The relationship between land surface temperature and NDVI with remote sensing: application to Shanghai Landsat 7 ETM+ data

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Abstract:

The relationship between land surface temperature (LST) and Normalized Difference Vegetation Index (NDVI) associated with urban land-use type and land-use pattern is discussed in the City of Shanghai, China using data collected by the Enhanced Thematic Mapper Plus (ETM+) and aerial photographic remote sensing system. There is an apparent correlation between LST and NDVI from the visual interpretation of LST and NDVI contrasts. Mean LST and NDVI values associated with different land-use types are significantly different. Multiple comparisons of mean LST and NDVI values associated with pairings of each land-use type are also shown to be significantly different. The result of a regressive analysis shows an inverse correlation relationship between LST and NDVI within all land-use polygons, the same to each land-use type, but correlation coefficients associated with land-use types are different. An analysis on the relationship between LST, NDVI and Shannon Diversity Index (SHDI) shows a positive correlation between LST and SHDI and a negative correlation between NDVI and SHDI. According to the above results, LST, SHDI and NDVI can be considered to be three basic indices to study the urban ecological environment and to contribute to further validation of the applicability of relatively low cost, moderate spatial resolution satellite imagery in evaluating environmental impacts of urban land function zoning, then to examine the impact of urban land-use on the urban environment in Shanghai City. This provides an effective tool in evaluating the environmental influences of zoning in urban ecosystems with remote sensing and geographical information systems.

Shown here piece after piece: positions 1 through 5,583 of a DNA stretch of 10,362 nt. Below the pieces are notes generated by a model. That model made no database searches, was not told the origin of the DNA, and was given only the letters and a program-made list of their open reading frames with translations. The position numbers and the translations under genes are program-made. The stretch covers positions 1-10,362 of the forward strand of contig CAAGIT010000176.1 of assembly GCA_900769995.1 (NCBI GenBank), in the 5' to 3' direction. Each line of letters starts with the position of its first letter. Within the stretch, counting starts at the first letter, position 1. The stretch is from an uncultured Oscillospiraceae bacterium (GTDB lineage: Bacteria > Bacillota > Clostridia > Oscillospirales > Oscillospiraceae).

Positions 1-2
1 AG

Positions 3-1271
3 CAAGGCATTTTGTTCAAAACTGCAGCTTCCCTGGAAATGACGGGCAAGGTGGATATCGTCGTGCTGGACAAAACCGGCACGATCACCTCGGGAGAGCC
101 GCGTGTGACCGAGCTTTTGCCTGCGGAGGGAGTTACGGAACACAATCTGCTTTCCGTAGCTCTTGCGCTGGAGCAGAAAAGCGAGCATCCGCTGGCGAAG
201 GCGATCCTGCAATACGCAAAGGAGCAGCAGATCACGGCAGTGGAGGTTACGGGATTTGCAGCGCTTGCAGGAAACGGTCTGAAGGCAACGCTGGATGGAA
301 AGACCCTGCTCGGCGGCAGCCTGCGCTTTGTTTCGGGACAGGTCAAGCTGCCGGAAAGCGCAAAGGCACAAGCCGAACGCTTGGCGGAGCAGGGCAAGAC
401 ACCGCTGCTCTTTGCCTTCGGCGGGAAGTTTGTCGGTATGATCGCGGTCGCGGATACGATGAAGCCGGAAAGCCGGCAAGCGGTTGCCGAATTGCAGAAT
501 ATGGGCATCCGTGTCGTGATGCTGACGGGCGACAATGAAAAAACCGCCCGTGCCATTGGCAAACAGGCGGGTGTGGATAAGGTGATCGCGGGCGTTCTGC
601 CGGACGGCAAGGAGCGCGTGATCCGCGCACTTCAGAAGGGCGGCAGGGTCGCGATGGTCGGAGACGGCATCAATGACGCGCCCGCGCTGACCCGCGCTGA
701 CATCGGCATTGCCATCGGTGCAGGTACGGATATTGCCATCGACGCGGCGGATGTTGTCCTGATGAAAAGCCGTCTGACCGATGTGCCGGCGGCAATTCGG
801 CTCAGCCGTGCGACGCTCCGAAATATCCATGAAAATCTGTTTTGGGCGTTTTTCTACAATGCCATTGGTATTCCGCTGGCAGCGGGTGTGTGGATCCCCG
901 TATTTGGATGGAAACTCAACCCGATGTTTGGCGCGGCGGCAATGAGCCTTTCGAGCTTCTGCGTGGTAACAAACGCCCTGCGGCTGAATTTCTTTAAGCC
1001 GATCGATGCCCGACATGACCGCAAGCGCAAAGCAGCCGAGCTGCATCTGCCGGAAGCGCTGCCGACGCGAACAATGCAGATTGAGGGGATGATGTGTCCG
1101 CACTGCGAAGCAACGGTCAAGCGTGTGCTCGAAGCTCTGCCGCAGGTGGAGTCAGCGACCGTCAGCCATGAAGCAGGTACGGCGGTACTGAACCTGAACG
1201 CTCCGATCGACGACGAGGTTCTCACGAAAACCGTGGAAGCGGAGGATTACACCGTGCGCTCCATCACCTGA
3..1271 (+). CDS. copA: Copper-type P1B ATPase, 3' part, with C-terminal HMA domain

Keywords: LST; NDVI; SHDI; Urban land use

Document Type: Research Article

DOI: http://dx.doi.org/10.1080/01431160500306906

Affiliations: 1: Department of Land Management, College of Environmental and Resource Sciences, Zhejiang University, Hangzhou 310029, People's Republic of China 2: Department of Geography, Key Lab of GIScience, Ministry of Education, East China Normal University, Shanghai 200062, People's Republic of China

Publication date: January 1, 2007

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